It’s official, Mr. Frank Rosthenhausler will lose the interim title and will be our new Principal effective July 1. The TUSD Governing Board made the announcement during their meeting held on April 9, 2019.
Mr. Rosthenhausler met with Pueblo’s faculty & staff on Wednesday, April 10, 2019, to express his gratitude for all the support during this school year. He was very appreciative of his administration team composed of David Montaño, Kathryn Gunnels & Steve Lopez.
He finished the special meeting by sharing some of his vision for next school year & beyond. Congratulations Mr. R!
Thursday, Aug. 2, 2018, wasn’t just the first day for nearly 1,850 students but the first day for incoming freshmen (the Class of 2022), ready to experience their first year of high school at Pueblo.
This year, Pueblo can boast 444 freshmen; that number is up from last year, when we had 410 freshmen, according to Ms. Rachel Apalategui, Pueblo’s registrar.
One new Pueblo freshman, Marie Romero, attended Hollinger K-8 during her middle school years and admitted that she is prepared for her high school experience.
Romero said, “I’m looking forward to passing and surviving my freshman year without any distractions.”
Another Warrior freshman, William Santos, who attended Roberts Naylor K-8 school, said that he had no fear when it came to attending Pueblo.
Santos said, “I’m focusing on getting good grades and making the boys’ varsity basketball team.”
Tanya Rivera, also from the Class of 2022, also attended Hollinger K-8, said that she is currently getting the high school vibe.
“I look forward to learning how to play the flute and making new friends,” Rivera said.
Freshman Jesus Romero attended Pistor Middle School prior to officially becoming a Warrior, and he said that he had a very exciting first day as a high school student.
“My plan is to earn good grades the entire year and be a part of the Pueblo High School wrestling team,” he said.
Daidryan Mendivil, who graduated from South Gate Middle School last spring, said the he had an easy transition from middle school to high school. Mendivil said that he plans to stay committed to a few sports and clubs. In fact, he already joined TRIO, a club that focuses on students’ collegiate futures.
Mendivil said, “I’ll admit that I’m a little nervous, but I’m going to continue to focus on earning good grades and football and basketball.”
Freshman (and sophomore) counselor Ms. Marian Finely has some great advice for our freshmen to be successful this year and for the remainder of the school year.
“Don’t flunk any of your classes,” she said. “Also, get involved in clubs, and don’t get involved with the wrong group. Stay true to yourself.”
Completing college applications can be a fairly difficult process for our seniors, whether it involves the actual application process or passing entrance exams. Also, juniors should be preparing for college since they will be seniors in less five months.
Mr. Antonio Garcia, also known simply as “Tony” by most seniors, is one of Pueblo’s career counselors and is promoting ACT workshops for the remainder of the semester.
Seniors will be able to retake the ACT on April 14; most colleges accept students with a score of 20 and higher. If seniors scored lower than this, they are very encouraged to retake the test next month.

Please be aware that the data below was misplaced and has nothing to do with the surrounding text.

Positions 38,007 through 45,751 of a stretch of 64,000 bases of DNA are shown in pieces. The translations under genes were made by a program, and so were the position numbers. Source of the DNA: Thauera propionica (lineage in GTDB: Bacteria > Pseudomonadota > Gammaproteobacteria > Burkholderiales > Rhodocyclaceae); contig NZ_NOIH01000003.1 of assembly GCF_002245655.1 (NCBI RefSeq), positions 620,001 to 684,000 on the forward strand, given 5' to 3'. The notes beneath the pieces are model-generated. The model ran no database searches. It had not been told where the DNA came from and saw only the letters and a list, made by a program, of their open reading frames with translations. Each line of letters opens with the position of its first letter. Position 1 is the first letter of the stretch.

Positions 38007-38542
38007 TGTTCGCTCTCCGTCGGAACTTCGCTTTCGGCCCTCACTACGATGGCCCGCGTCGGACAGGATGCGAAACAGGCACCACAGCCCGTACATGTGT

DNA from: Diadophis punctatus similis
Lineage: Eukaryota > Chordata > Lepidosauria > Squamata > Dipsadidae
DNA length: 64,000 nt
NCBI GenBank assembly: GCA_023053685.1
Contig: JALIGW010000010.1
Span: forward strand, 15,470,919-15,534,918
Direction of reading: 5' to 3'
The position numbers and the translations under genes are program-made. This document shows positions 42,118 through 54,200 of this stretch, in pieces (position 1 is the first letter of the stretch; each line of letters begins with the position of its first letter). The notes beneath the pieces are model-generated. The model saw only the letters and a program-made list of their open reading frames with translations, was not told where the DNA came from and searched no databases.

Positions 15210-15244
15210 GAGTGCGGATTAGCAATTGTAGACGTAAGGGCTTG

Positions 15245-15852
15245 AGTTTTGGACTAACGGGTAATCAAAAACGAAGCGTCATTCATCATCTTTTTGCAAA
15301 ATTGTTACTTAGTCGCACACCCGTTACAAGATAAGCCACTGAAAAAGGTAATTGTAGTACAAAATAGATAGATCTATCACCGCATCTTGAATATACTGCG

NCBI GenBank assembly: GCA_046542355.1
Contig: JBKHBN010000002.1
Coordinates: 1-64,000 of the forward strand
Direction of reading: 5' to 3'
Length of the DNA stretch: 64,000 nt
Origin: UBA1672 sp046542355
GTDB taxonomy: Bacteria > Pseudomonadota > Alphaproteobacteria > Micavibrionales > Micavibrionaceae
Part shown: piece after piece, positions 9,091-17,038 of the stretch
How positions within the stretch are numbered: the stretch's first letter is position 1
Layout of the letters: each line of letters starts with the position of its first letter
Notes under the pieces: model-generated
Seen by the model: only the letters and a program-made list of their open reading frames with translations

Juniors can take the test for the first time on April 3.
Both seniors and juniors are encouraged to enroll in an ACT Prep Workshop here at Pueblo on March 14 and March 28 from 2:15 p.m. to 4:15 p.m. in the College and Career Center.
“The [ACT] workshops help students to understand the structure of tests,” said Garcia, “as well as the importance of them.” He added, “It’s not that students aren’t ready for the ACT workshops, it’s that they’re not prepared.”
Junior Candy Rodriguez is one of hundreds in her Class of ’19 who will be taking the ACT test on April 3rd.
“I’m very much looking forward to the test,” Rodriguez said. “I’ll be preparing for this test over spring break so that I can achieve a maximum score. I really want to score at least 20 on my first try.”
Twenty-seven Warriors were treated to another world as they ventured on a field trip to Kartchner Caverns with teachers/sponsors Ms. Elaine Straub and Dr. Lolita Levine on Friday, Feb. 16.
This “other world” is just 50 miles southeast of Tucson, near Benson—a perpetual 68 degrees year-round no matter how hot or cold it might be outside of the cave. Students gasped as they marveled at nature’s wonders.
Senior Jorge Becerril, one of the lucky students who attended this field trip, said, “When you really comprehend how old each stalactite and stalagmite is, you really can appreciate Kartchner Caverns—or any cave system. In my entire lifetime, a stalactite or stalagmite might grow less than a foot! The delicate ecosystem in which we all inhabit is truly amazing and overwhelming.”
He added, “The light show presentation in the cave near the end of the tour was definitely the best of the trip. I’m glad that Dr. Levine and Ms. Straub chose this trip for us. I returned to Tucson with a lot more respect for nature and its natural beauty.”
A lot of people don’t know that Kartchner Caverns are relatively “new” when it comes to tourism. Actually, the cave was discovered by Gary Tenen and Randy Tufts in 1974, who found a narrow crack in the bottom of a sinkhole. The story is, they followed this warm, moist air toward what ended up being more than two miles or perfect cave passageways, with the help of Erick Campbell, an Arizona biologist.
They kept the cave secret for 14 years because they wanted to keep the cave pristine. After gaining the cooperation of the Kartchner family and working with them for more than a decade, they decided that the best way to achieve the goal of protecting the cave was to approach Arizona State Parks.